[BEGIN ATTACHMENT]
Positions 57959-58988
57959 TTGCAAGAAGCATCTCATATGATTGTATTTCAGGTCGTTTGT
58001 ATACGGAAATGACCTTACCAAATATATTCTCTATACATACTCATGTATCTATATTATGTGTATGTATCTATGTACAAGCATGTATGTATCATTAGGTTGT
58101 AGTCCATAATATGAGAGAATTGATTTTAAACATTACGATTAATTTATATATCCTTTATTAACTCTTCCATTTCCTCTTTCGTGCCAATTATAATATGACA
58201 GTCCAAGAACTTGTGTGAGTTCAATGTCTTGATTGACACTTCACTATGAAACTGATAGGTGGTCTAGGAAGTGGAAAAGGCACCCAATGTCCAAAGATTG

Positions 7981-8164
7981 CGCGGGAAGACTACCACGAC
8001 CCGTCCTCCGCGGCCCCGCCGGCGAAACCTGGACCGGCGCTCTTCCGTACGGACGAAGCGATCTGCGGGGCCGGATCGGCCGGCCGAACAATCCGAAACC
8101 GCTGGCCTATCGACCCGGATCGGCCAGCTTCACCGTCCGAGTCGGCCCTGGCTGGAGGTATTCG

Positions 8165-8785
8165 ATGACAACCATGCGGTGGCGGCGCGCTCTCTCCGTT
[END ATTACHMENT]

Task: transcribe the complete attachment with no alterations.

Positions 57959-58988
57959 TTGCAAGAAGCATCTCATATGATTGTATTTCAGGTCGTTTGT
58001 ATACGGAAATGACCTTACCAAATATATTCTCTATACATACTCATGTATCTATATTATGTGTATGTATCTATGTACAAGCATGTATGTATCATTAGGTTGT
58101 AGTCCATAATATGAGAGAATTGATTTTAAACATTACGATTAATTTATATATCCTTTATTAACTCTTCCATTTCCTCTTTCGTGCCAATTATAATATGACA
58201 GTCCAAGAACTTGTGTGAGTTCAATGTCTTGATTGACACTTCACTATGAAACTGATAGGTGGTCTAGGAAGTGGAAAAGGCACCCAATGTCCAAAGATTG

Positions 7981-8164
7981 CGCGGGAAGACTACCACGAC
8001 CCGTCCTCCGCGGCCCCGCCGGCGAAACCTGGACCGGCGCTCTTCCGTACGGACGAAGCGATCTGCGGGGCCGGATCGGCCGGCCGAACAATCCGAAACC
8101 GCTGGCCTATCGACCCGGATCGGCCAGCTTCACCGTCCGAGTCGGCCCTGGCTGGAGGTATTCG

Positions 8165-8785
8165 ATGACAACCATGCGGTGGCGGCGCGCTCTCTCCGTT